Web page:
Daily Archives: November 9, 2022

Thoughts on Housing as EverQuest II Turns 18

EverQuest II launched 18 years ago today, back on November 9, 2004.  It was an event and the game was very much expected to carry on before it the way EverQuest had, becoming a dominant player, if not the dominant player in the fantasy MMORPG market.

My earliest screen shot of EQ2 – Nov. 14, 2004

Yeah, that didn’t happen.  And I’ll be frank, as I was there at the time, even if World of Warcraft had launched six months or a year later, rather than just three weeks, EverQuest II was destined to be, shall we say, more of a niche title.

An ad for EQII from the August 2004 issue of Computer Gaming World

I mean, in the scope of the success of WoW at least.  If there had been no WoW, it would have been a modest success, if somewhat disappointing success.  A lot of people went from EQII to WoW, but as many if not more went from EQ to EQII and back to EQ.  Maybe they went to WoW later because, if anything WoW was the real successor to EQ, but people left EQII in droves.

EverQuest II on the cover of CGW – December 2004 Issue

Mistakes were made.  There were a lot of problems.  So many problems.  Technical issues, high system requirements, a chaotic market, crafting interdependence gone mad, no gear atonement so people would just resell their old gear, quest log problems, and just a host of core ideas that drove the design of the game.

About a dozen years back, when SOE was talking about lessons learned for EverQuest Next, I took that and laid out what appeared, in hindsight, to be the lessons learned that drove the EQII design.

It was a difficult game to play and I remember hearing about people with old machines playing the game on such low settings that basically nobody had a face in the game.

But one thing they got right, straight away on day one, was housing.

Once you got through the isle of refuge and made it to your home city… only two home cities with a bunch of oddly segregated ghettos… how did barbarians and dwarves get grouped together… you got a quest to set up your first home.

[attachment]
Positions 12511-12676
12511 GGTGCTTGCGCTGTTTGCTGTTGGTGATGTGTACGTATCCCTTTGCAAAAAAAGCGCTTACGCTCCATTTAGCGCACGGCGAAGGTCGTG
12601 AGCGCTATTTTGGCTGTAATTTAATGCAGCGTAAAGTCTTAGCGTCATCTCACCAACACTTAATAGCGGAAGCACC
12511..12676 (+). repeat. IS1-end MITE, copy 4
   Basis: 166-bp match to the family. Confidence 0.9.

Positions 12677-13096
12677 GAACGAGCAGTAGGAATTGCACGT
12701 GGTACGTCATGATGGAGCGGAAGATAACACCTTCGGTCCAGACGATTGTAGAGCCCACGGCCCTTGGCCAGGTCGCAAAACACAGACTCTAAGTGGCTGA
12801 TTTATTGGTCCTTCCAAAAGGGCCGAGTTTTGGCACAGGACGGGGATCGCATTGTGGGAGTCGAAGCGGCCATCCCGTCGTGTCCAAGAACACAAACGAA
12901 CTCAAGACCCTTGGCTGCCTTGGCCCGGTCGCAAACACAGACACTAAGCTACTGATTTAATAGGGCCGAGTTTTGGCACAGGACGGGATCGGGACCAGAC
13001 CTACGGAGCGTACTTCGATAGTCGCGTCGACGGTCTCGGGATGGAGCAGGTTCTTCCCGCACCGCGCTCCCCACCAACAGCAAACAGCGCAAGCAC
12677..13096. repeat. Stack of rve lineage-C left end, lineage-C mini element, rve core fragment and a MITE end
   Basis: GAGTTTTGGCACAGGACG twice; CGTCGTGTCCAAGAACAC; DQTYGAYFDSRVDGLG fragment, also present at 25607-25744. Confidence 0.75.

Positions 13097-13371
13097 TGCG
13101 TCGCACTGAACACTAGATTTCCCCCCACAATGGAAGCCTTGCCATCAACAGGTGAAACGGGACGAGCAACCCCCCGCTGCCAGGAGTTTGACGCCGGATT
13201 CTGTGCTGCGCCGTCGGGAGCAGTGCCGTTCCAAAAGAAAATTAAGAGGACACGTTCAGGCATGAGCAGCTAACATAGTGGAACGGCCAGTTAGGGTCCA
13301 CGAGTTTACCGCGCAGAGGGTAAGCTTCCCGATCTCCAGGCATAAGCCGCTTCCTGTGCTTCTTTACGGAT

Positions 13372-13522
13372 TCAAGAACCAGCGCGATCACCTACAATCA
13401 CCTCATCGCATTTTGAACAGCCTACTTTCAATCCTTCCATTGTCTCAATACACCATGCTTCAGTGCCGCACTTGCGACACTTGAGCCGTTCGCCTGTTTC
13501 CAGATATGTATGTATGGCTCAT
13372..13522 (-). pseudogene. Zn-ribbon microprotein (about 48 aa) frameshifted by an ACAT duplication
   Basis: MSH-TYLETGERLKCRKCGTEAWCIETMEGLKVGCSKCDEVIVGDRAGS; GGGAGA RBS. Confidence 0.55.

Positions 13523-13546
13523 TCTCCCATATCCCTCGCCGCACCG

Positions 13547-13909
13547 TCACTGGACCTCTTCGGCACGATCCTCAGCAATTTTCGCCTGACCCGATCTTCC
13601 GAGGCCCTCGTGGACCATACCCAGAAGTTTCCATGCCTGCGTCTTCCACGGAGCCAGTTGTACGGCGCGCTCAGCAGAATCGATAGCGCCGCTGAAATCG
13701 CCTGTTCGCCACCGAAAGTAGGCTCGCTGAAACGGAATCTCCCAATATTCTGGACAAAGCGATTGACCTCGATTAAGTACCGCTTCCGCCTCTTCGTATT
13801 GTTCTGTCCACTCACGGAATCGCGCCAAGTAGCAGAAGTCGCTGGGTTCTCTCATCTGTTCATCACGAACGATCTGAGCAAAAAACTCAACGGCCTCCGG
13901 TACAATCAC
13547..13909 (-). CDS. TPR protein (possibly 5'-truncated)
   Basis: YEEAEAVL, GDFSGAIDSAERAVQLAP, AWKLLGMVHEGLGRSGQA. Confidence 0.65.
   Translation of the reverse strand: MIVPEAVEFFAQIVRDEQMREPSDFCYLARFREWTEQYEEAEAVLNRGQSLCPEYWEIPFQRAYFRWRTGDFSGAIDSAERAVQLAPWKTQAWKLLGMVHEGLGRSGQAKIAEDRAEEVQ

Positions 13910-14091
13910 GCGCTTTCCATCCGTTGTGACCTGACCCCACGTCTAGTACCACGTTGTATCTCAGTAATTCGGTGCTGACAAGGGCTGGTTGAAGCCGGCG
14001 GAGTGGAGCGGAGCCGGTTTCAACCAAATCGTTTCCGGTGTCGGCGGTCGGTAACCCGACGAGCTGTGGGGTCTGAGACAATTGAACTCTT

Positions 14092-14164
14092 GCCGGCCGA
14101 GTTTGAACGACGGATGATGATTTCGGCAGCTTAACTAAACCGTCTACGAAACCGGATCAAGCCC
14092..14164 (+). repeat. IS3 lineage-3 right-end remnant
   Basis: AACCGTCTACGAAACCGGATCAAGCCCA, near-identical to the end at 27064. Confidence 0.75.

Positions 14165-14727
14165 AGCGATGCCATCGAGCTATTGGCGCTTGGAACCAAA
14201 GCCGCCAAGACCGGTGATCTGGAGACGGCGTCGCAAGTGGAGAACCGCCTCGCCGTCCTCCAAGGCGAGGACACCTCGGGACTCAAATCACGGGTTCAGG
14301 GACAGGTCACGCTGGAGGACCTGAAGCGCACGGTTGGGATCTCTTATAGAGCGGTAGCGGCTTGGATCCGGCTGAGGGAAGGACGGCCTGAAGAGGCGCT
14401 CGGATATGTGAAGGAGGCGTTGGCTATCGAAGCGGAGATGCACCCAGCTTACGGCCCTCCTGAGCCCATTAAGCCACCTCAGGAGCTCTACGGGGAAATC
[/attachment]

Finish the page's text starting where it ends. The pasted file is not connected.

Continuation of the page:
Yes, it was a crappy, shoe box sized one room apartment, but it was YOUR crappy, shoe box sized apartment.  And there was stuff to do with it.  There were quests and items in the world, trophies and such, that you could bring back to display there.

Wall of Weapons and some of my other stuff

There was also a whole profession dedicated to furniture and such.

And if you wanted to sell on the market you HAD to have a house.  That was also your store front.  And there wasn’t offline selling at first, so you had to leave your character logged on, in your house, so people could buy your stuff while you were away.  I used to log myself in, then go to work all day, come home in the evening, and find myself still logged in.

Whatever you say about the initial design of the game, they were committed to housing.

I’ve written about what makes housing feel worthwhile in MMORPGs.  There are a lot of aspects that can go into it, and some of them are subjective and also drive a lot of emotion.  Some people absolutely have to have a real physical house that occupies space that unambiguously belongs to it.  Nothing but such a literal simulacrum attempt will do, no matter the issues inherent in that. (Which exist in both the real in virtual worlds because, as any real estate agent will tell you, it is all about “location, location, location.)

EQII opted for instanced housing, which has its own problems.  But you can at least always get a place that is convenient to where you want to be or what you want to do.

And that is one of the strengths of the game, one of pillars that holds the game together in my opinion.  I have played a lot of games with indifferent housing, forgettable cosmetic ventures that add little or no value to your experience.  But whenever I go back to play EQII, and I was doing that as recently as a year ago, I always check in on my house, add new items, move stuff around.

Then I go to the guild hall, which is something else they did very well, though that took a little more time to gel into another cornerstone of the game.

So here we are, 18 years down the road.  Given that Ultima Online is celebrating 25 years and EverQuest is well into its 23rd year, 18 doesn’t seem quite so long.

Of course, on the flip side, a commercially viable online game run by a public company that is 18 years old… well, in a world where EA is a thing, that does seem a bit strange at times.  Plus I was there, playing the damn game on November 13th, 2004.  A lot has changed since then.

So congrats on another year of EverQuest II.  It at least gets to celebrate its birthday before World of Warcraft every year… sort of.  WoW is even now loudly making plans and trying to scoop up all the possible guests for its birthday on the 23rd.

At least it has more expansions than WoW I suppose.

Another year goes by and I add another anniversary post to my list.

Past posts if you are in a nostalgic mood: